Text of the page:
At least the young man, Ross, appeared to be well and evenly balanced and quite a lad as any father would be proud of and his niece who befriended Phyllis clearly is just a treasure, and it is a great pity that Cleary did not accept the gift of loving true friendship that she offered.

    And thank God for the gravedigger – our last true friend.

  • Mick Fealty

    Are you on the right blog dave?

  • Ulsters my homeland

    I watched this program and am glad to say it was very well documented and fair in it’s assessment of the life of Father Michael Clearey. As someone who doesn’t associate much with Priests I can say this Priest seemed to be a nice and charismatic man who loved life and God. Unfortunately, his bosses in the Vatican created a system of celibacy (purely for their own financial benefit), that made Father Clearey and his family’s life on earth, a living hell.

    Regarding the point about Ireland changing within a few short years (after 1991), is this really the case? Is there not a sizeable amount of support still given towards the Pope, the Vatican and their dictatorship?

  • Big Bird

    Watched the programme on whatever night it was shown, and was indeed gripped by the story. Fair play to the BBC and all involved in it. Cleary was indeed charismatic and a bit of showman. He was able to portray himself as a man of the people and the parish and the country took to him. However, as the documentary footage from 1991 showed, he was a hypocrite and celebrity hungry. He talked it up in front of the cameras. The fact that he denied his son, right up to his death, shows how fallow the man was. The church knew about it, as he had told bishop casey (what are the odds!!). He is fondly remembered, the way haughey is and bertie will be…. but he was a hypocritical bastard, and deserves no respect from the community he took for fools.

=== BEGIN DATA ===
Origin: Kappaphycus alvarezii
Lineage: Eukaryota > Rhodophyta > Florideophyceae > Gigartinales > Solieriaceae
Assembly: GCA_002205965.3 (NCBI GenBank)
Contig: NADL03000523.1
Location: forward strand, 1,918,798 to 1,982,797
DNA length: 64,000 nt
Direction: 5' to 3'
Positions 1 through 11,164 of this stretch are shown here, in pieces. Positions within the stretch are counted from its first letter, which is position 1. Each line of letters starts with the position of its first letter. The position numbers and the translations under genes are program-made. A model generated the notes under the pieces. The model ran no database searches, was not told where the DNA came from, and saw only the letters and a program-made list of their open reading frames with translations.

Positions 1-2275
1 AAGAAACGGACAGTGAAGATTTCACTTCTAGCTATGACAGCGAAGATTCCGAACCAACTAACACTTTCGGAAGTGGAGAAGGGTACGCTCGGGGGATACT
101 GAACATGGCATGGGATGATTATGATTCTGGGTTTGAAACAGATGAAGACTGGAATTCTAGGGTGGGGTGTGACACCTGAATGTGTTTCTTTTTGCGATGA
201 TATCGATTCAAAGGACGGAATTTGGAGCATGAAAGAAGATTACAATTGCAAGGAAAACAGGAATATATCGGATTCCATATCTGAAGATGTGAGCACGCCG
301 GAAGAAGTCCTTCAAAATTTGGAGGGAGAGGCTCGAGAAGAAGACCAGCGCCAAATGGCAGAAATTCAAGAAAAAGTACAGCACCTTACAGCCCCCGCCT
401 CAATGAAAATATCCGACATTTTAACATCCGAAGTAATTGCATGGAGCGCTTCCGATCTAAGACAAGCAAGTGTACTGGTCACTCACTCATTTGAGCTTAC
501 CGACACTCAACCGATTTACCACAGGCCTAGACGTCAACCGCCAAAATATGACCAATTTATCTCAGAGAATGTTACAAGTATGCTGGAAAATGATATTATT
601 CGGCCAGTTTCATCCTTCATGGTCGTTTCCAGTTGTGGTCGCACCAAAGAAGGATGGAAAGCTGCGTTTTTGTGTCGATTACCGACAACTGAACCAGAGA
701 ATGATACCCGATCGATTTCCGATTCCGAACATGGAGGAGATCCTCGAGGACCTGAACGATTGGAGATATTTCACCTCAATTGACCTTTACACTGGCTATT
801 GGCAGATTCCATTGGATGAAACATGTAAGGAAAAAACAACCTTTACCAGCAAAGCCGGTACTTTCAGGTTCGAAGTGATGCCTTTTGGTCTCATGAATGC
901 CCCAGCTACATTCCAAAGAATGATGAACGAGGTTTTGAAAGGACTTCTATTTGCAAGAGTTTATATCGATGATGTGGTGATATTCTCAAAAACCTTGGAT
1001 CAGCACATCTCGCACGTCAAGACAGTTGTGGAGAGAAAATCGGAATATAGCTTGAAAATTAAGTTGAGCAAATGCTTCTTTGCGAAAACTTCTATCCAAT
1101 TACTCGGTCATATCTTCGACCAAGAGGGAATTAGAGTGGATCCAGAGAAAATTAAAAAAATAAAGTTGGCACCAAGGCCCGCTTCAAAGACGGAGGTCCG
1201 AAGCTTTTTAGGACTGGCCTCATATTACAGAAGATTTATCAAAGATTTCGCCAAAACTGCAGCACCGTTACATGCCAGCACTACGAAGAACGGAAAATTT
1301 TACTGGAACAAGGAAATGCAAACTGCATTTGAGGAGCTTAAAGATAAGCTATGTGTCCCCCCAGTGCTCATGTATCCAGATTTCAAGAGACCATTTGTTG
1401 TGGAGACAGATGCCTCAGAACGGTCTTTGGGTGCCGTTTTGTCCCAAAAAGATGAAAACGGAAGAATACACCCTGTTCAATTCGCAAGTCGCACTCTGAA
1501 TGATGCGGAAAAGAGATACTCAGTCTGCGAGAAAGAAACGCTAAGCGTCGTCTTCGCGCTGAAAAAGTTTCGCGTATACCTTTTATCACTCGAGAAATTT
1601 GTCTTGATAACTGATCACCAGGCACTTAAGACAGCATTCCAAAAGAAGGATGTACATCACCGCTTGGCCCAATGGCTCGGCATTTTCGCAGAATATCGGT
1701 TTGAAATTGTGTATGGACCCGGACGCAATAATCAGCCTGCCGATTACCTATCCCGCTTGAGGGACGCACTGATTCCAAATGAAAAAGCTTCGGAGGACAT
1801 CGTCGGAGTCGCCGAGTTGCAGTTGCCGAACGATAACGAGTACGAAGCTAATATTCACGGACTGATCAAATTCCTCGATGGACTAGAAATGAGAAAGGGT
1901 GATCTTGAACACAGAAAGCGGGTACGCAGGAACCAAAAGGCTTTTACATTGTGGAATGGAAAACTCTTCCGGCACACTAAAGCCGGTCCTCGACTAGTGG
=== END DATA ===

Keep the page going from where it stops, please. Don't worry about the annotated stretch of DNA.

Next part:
• Mick Cleary played for Vincent’s with Snitchy Ferguson (later done for PIRA membership), Des Foley, Ollie Freaney, Heffo and other Immortals.

    He smoked far too much and was much too sanguine regarding that filthy habit.

    So what if he dipped his wick. Why are BBC/Guardian types so hung up about sex? Why is this a story now? What is the agenda? Why highlight this and ignore Cathal O’Searcaigh’s corruption of young Nepalese mountain boys? Will “Alison” do a follow up on this?